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Each summer, Grandma's garden is filled with leaves and vines. In fall it's bursting with pumpkins. In winter it's covered with a blanket of snow. But in spring it isn't a garden at all--only a bare patch of dirt, just waiting for Grandma and Kim to start the miracle all over again. "Particularly fine."--School Library Journal.
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When Elaine Moore was in the seventh grade, her mother gave her the worst job in the world--babysitting her younger sister. What Elaine eventually discovered was that she could keep her sister completely under control by writing exciting stories which she would read aloud on Friday nights-but only if her sister had been very good to her for a whole entire week. Such power Elaine discovered as her sister cleaned her room, picked up her laundry, and even paid her with Oreo cookies.
Having found her audience in the seventh grade, Elaine Moore is now a prolific author who writes for children ages two through twelve. Because she wears a purple hat while writing (to ward off distraction and signal her family that she's working and not to be disturbed) she's often referred to as the lady with the purple writer's hat. She lives with her husband, Mike, and dogs, Jessie and Max, in Great Falls, Virginia. When not writing or visiting schools or conventions, Elaine loves to relax with her daughters, their husbands, and her grandson, Ryan.
As a child Elaine was profoundly affected by the deep love of her maternal grandmother. It was this love that sparked the award-winning picture book Grandma's House, the first in Lothrop's series about Grandma and Kim. Just as in this book, Elaine's grandmother had a wooden porch with a green wooden table where she set her glass of water before plaiting Elaine's hair in a way that didn't pull and didn't hurt.
By the time Elaine began writing the sequels, the grandmother in the book had become independent of her own grandmother. Even though Elaine tends to be a private person, as with most authors, many events in her life find their way into print. The ice "licked smooth by the wind" in Grandma 's Promise was inspired by an outdoor ice rink where Elaine's daughter practiced figure skating. In the same way that Grandma saved the plums for Kim in Grandma's Garden, Elaine's father saved plums for her daughter, Devon. And it was Elaine's daughter, Amy, who didn't want to change her pumpkin into a jack-o'-lantern (Grandma's Smile).
When Elaine speaks to children and adults about her love of read-Ing and joy of writing, she likes to tell them how she always wrote. When she was four, she used a paintbrush, then crayons, and on to fat pencils, skinny pencils, fountain pens, ballpoints, typewriters. Now she uses a computer. But even considering the various tools, Elaine always strives touse the same two things: her brain and her heart. That's where the good stories come from she says--the brain and the heart.From School Library Journal:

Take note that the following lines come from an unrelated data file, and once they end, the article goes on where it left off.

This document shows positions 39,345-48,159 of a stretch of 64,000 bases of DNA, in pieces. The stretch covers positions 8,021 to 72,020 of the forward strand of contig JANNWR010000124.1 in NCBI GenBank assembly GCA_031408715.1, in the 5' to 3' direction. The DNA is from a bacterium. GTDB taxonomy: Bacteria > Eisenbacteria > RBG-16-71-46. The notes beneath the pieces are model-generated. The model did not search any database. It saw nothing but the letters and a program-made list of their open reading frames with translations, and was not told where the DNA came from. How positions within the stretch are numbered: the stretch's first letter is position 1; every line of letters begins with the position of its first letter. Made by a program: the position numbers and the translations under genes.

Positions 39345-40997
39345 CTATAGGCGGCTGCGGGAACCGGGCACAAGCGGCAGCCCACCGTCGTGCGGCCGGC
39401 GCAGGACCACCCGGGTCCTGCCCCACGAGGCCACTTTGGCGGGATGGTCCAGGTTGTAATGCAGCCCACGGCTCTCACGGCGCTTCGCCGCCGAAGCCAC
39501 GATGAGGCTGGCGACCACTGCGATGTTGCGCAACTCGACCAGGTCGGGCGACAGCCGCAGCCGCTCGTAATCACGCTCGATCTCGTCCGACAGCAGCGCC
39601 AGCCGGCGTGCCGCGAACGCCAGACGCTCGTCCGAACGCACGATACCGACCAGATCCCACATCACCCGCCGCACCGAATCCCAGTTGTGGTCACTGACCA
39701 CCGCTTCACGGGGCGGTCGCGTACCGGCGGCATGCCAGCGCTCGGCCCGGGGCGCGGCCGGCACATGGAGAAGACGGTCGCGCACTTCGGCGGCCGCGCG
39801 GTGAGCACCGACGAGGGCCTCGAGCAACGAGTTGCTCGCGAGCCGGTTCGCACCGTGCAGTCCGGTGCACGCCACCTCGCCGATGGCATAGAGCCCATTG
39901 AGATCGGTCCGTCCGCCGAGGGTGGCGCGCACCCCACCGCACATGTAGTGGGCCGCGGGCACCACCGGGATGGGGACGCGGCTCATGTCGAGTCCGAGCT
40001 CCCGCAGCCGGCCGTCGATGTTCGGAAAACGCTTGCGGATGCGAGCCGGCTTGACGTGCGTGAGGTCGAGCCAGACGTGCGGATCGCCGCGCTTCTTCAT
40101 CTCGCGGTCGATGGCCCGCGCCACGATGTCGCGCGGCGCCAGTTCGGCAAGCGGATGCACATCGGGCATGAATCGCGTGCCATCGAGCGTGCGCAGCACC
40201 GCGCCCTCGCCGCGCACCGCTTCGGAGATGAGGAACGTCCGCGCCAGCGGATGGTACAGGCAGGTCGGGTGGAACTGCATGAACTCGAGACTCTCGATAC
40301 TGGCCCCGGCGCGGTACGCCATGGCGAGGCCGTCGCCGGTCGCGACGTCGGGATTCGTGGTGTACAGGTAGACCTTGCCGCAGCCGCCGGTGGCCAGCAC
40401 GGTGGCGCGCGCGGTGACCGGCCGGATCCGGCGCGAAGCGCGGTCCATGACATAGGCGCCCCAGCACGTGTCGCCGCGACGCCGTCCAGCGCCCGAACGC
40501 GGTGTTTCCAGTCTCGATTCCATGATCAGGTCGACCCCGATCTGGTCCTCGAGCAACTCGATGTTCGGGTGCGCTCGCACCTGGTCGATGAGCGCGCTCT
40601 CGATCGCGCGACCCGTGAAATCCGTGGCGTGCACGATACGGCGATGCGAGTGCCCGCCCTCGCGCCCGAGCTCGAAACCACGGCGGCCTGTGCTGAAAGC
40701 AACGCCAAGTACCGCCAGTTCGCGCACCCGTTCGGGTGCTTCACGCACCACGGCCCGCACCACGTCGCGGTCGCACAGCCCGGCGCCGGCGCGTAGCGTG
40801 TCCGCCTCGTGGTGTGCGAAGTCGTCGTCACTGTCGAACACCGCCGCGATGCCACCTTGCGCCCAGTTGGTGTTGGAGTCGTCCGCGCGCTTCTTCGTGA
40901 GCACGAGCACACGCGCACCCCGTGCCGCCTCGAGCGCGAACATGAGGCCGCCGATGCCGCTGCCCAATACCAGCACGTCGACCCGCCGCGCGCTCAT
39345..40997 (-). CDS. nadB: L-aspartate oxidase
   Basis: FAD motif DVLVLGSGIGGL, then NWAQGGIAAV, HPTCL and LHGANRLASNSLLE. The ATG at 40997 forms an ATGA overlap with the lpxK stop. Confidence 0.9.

Kindergarten-Grade 2-Kim visits her grandmother and helps her plant a vegetable garden- that's about it as far as plot is concerned. But this book, narrated by the little girl, is about her relationship with her grandmother and about the spring ritual they share. They stake out the garden, plant the seeds, and make a scarecrow. They worry about the weather, and replant when a thunderstorm washes out their first attempt. Kim goes home, ready to raise her own radishes and carrots in a flower pot and to return again in the summer. The soft, realistic paintings are just right for the story. Grandmother is neither elderly nor sedentary, and the pictures reinforce the feeling that this is not just her project, but one in which Kim's concerns are also considered. Though not mentioned in the narrative, a friendly dog is pictured in every activity, as if its playful presence is enough. In a year of many intergenerational picture books, this is a particularly fine one.
Carolyn Jenks, First Parish Unitarian Church, Portland, ME
Copyright 1994 Reed Business Information, Inc.
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Book Description HarperCollins. Hardcover. Condition: New. 0688086934 New Condition. Seller Inventory # NEW33.2284138
Book Description HarperCollins, 1994. Hardcover. Condition: New. Seller Inventory # DADAX0688086934
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